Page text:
Ultimate Guide To New Hastings Jerwood Gallery
Emily Sack gives the low-down on the UK’s hottest new seaside gallery – the Jerwood in Hastings
Arriving at the small seaside city of Hastings, a short walk through the town, following a path of stenciled ‘JG’ in blue and yellow, leads to the newly opened Jerwood Gallery. Created to house the Jerwood Foundation’s collection of modern and contemporary British art, the new gallery is the product of a four-million-pound and five-year construction project. Like Margate’s Turner Contemporary, it adds a high-quality cultural venue to the South Coast and holds great promise to contribute to the hoped-for regeneration of the area over the coming decades.
Opening only a year after another seaside gallery – Margate’s Turner Contemporary – it is no surprise that this new space has been greeted by an onslaught of comparisons and alleged connections. Perhaps the most pressing question surrounding the opening of this new gallery is ‘why Hastings?’ Granted, Kent and Sussex have produced a number of significant artists, but Hastings itself is not known for its cultural production. But, strangely enough, herein lies the answer. The Jerwood Foundation has a long-standing history of philanthropically supporting the arts with such projects as Jerwood Visual Arts and Jerwood Space in London. And the new gallery is hoped by Jerwood to contribute to the £9 million regeneration of the area – to remedy the under-representation of the arts in the region.
In consequence, there has been strong local feeling in favour of the project, with many recognizing it as an invaluable catalyst for the cultural and economic development of the town. Some, of course, have been slower on the uptake, with a significant number of fisherman displaying protest signs and banners across the beach and net shops. The gallery openly acknowledges these protestations hoping that the negative opinions change as the gallery draws in additional business to the area.
While there had not originally been any desire to create a monumental architectural statement with the new Jerwood gallery – with every effort being undertaken to ensure that the building blends in with surrounding architecture – the subtle elegance of the design by HAT Projects is already becoming a somewhat of an iconic structure.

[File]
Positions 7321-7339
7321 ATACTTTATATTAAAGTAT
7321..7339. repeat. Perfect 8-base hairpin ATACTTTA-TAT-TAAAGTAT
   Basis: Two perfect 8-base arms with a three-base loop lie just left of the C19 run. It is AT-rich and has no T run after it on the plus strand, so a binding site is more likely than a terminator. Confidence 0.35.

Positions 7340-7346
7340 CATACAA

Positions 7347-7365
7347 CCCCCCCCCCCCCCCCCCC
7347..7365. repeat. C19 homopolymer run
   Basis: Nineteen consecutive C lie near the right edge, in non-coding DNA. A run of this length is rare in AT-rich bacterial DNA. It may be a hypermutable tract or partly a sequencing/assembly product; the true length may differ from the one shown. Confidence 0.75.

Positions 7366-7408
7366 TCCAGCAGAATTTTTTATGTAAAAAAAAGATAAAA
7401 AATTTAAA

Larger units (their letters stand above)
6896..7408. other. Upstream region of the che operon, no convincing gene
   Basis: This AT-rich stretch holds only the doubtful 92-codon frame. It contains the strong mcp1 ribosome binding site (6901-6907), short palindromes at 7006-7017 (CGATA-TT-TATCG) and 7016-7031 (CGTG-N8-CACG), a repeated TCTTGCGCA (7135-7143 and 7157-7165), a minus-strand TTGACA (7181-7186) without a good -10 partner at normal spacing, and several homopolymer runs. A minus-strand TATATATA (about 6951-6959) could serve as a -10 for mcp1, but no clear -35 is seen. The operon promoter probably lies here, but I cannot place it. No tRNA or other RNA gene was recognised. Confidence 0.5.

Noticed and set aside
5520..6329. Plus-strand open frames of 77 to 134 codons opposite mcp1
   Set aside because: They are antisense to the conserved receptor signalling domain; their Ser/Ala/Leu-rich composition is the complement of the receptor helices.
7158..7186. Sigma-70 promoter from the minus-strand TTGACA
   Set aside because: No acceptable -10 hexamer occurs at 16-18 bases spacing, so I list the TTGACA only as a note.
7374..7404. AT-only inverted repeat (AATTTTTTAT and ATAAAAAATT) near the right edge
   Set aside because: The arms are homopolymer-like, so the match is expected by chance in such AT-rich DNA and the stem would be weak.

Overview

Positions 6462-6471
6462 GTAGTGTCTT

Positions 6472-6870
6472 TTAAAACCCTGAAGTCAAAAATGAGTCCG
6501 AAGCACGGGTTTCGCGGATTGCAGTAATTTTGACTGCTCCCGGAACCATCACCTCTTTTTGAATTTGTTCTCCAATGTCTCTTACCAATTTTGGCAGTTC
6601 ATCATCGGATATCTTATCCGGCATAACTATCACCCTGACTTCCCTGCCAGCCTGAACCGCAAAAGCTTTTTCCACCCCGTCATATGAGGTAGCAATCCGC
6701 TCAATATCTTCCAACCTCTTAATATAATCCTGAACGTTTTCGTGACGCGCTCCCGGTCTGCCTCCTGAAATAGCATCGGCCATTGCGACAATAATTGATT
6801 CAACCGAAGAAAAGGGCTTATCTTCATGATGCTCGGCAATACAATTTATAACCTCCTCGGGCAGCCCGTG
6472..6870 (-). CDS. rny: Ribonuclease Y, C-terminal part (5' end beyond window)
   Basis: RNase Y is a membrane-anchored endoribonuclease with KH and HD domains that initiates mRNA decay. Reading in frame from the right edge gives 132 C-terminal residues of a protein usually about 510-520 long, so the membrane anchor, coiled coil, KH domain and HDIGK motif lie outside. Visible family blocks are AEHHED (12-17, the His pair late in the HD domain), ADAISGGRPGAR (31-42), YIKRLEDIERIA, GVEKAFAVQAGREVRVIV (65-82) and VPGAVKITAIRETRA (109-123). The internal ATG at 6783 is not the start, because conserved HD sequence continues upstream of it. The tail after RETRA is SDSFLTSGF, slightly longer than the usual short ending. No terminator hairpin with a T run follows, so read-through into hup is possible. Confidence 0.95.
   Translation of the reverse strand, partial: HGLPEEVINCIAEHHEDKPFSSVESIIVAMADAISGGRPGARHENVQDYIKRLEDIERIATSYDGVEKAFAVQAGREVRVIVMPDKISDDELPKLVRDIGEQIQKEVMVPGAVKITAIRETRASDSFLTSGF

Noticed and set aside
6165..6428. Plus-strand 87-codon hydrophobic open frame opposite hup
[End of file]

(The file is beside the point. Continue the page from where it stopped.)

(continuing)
For both the architects and the Jerwood, input from local residents was important in the design process. All three parties were keen to weave the gallery into the existing fabric of Hastings instead of creating an ostentatious blight on the landscape. And so, in order to integrate the new building into the environment, architects Tom Grieve and Hana Loftus looked to the vernacular architecture for inspiration. Consequently, the building reaches the height of only two storeys so as not to dwarf the existing cottages and shops, and the clean lines and geometric plan are camouflaged amongst the fishing huts via the black ceramic cladding - a unique lustre achieved through hand-dipping each of the 8,000 tiles in a workshop in Kent. Advisory groups throughout the design and construction revealed an immensely positive reaction to the tiles in particular.
Upon entering the Jerwood Gallery, a small reception area and gift shop welcomes visitors before immediately introducing them to gallery space. The first space encountered by visitors is the spacious Foreshore Gallery that will be devoted to the display of contemporary artists and special exhibitions. The gallery has a rather industrial aesthetic, and the architects stress the intentional use of materials for natural environmental control, with the gallery not even being air-conditioned, thanks to its not being closed off from the reception area. The overall space has been designed with flexibility in mind, allowing for the installation of partitions dividing the large gallery into three parts, and the ability to black out the space for video or other works that require a dark space.